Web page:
nerc.ac.uk

Seasonal Cycles of Oceanic Transports in the Eastern Subpolar North Atlantic

Gary, Stefan F.; Cunningham, Stuart A.; Johnson, Clare; Houpert, Loïc; Holliday, N. Penny; Behrens, Erik; Biastoch, Arne; Böning, Claus W.. 2018 Seasonal Cycles of Oceanic Transports in the Eastern Subpolar North Atlantic. Journal of Geophysical Research: Oceans, 123 (2). 1471-1484. https://doi.org/10.1002/2017JC013350

Before downloading, please read NORA policies.
[img] Text
Gary_etal_2018_jgrc22695.pdf
Restricted to NORA staff only

Download (8MB)

Abstract/Summary

The variability of the Atlantic Meridional Overturning Circulation (AMOC) may play a role in sea surface temperature predictions on seasonal to decadal time scales. Therefore, AMOC seasonal cycles are a potential baseline for interpreting predictions. Here, we present estimates for the seasonal cycle of transports of volume, temperature, and freshwater associated with the upper limb of the AMOC in the eastern subpolar North Atlantic on the Extended Ellett Line hydrographic section between Scotland and Iceland. Due to weather, ship-based observations are primarily in summer. Recent glider observations during other seasons present an opportunity to investigate the seasonal variability in the upper layer of the AMOC. First, we document a new method to quality control and merge ship, float, and glider hydrographic observations. This method accounts for the different spatial sampling rates of the three platforms. The merged observations are used to compute seasonal cycles of volume, temperature, and freshwater transports in the Rockall Trough. These estimates are similar to the seasonal cycles in two eddy-resolving ocean models. Volume transport appears to be the primary factor modulating other Rockall Trough transports. Finally, we show that the weakest transports occur in summer, consistent with seasonal changes in the regional-scale wind stress curl. Although the seasonal cycle is weak compared to other variability in this region, the amplitude of the seasonal cycle in the Rockall Trough, roughly 0.5 to 1 Sv about a mean of 3.4 Sv, may account for up to 7 to 14% of the heat flux between Scotland and Greenland.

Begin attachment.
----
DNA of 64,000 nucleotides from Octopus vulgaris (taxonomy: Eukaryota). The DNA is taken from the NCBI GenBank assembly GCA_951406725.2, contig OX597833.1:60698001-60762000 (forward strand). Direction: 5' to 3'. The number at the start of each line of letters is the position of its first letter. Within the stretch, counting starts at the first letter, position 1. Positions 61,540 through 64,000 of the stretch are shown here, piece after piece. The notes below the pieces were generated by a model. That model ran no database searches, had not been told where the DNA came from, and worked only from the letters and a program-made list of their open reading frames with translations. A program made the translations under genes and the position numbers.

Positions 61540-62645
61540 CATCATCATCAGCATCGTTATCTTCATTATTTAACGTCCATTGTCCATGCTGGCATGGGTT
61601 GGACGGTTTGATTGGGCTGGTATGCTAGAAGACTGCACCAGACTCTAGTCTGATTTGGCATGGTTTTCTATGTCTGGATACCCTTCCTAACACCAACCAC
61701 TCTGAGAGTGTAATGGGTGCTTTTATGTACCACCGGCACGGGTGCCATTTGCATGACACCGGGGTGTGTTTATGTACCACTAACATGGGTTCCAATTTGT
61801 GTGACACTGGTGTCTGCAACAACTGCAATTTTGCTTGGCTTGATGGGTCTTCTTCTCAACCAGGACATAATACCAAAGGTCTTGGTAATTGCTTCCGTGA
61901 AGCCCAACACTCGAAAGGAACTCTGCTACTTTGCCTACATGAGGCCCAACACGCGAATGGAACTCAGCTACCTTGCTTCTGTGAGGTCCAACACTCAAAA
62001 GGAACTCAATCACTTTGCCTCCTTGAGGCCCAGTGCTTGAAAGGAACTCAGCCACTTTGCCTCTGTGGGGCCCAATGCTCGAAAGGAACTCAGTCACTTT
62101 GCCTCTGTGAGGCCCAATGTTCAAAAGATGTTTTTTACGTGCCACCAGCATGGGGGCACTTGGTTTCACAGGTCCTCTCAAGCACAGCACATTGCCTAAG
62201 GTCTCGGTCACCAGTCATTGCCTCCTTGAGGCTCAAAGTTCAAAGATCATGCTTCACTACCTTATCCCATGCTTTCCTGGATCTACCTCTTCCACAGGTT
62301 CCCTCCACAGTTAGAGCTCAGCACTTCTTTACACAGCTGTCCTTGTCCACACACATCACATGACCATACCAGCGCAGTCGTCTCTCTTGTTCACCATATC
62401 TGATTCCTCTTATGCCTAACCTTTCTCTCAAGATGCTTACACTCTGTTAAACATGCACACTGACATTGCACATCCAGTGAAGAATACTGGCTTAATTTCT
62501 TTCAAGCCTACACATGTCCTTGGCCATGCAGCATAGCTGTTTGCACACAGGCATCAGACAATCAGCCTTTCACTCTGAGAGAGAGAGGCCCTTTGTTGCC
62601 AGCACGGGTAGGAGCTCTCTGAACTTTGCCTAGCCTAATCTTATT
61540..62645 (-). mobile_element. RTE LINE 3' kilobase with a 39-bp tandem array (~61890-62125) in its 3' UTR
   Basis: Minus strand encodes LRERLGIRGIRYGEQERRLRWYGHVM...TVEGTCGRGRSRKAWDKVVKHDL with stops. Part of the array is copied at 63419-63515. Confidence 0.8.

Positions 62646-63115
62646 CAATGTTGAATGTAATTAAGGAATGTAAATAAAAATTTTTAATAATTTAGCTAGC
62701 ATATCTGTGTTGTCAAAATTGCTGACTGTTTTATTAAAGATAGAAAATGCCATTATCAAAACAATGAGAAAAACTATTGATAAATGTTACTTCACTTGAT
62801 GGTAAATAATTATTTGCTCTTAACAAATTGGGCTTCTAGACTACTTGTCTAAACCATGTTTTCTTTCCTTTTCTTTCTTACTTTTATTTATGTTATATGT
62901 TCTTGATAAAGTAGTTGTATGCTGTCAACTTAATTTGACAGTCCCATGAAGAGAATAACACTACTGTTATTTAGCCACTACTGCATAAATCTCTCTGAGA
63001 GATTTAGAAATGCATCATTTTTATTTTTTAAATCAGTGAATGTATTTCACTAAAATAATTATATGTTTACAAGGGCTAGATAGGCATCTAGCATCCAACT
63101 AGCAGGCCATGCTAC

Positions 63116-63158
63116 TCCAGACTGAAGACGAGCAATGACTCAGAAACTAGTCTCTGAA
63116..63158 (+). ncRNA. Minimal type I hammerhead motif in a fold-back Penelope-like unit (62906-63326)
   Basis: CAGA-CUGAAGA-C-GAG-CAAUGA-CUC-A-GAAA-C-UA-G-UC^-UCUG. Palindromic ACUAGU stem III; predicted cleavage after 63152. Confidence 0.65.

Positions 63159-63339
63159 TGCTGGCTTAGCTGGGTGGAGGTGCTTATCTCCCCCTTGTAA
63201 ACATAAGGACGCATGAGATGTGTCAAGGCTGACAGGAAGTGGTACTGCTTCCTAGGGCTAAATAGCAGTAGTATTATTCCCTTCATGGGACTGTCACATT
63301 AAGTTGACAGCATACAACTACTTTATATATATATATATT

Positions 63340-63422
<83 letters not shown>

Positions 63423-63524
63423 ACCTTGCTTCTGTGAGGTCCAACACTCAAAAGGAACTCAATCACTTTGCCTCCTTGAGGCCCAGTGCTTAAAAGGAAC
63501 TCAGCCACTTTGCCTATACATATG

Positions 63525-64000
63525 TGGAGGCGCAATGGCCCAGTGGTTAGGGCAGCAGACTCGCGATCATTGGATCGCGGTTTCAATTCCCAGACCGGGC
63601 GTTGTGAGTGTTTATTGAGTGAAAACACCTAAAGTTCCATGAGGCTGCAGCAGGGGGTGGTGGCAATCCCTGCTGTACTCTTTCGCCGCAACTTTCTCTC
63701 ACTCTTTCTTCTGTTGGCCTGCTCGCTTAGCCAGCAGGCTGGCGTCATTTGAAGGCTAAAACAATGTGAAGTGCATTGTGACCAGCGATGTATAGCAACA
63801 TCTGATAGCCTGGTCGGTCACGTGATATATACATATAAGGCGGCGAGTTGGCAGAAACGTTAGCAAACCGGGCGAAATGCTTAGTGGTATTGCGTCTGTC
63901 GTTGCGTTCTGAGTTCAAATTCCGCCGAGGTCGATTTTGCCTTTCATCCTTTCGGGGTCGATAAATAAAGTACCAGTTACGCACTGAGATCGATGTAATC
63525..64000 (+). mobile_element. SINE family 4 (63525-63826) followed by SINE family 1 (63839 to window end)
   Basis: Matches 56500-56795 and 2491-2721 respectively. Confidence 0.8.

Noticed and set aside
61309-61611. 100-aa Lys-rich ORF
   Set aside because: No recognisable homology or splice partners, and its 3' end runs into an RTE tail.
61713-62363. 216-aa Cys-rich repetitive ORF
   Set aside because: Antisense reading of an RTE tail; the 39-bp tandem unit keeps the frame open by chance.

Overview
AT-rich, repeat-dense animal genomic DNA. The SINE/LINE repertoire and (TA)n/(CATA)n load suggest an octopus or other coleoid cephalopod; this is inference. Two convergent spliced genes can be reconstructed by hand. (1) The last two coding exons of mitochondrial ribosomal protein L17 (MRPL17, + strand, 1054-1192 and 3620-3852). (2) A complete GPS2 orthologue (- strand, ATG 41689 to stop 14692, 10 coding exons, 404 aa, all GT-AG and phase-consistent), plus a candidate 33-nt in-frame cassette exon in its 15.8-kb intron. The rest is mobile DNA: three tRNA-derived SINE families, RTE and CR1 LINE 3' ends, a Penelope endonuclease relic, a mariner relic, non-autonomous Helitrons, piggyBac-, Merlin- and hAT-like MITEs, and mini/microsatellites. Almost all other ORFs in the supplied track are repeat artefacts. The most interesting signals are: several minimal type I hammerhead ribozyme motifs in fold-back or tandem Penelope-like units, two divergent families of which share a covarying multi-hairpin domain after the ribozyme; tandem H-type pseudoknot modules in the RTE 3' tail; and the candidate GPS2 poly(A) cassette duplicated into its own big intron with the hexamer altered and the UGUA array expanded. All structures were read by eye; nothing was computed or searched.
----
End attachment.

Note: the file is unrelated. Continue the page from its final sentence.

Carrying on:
Item Type: Publication - Article
Digital Object Identifier (DOI): https://doi.org/10.1002/2017JC013350
ISSN: 21699275
Date made live: 26 Feb 2018 14:23 +0 (UTC)
URI: http://nora.nerc.ac.uk/id/eprint/519393

Actions (login required)

View Item View Item

Document Downloads

Downloads for past 30 days

Downloads per month over past year

More statistics for this item...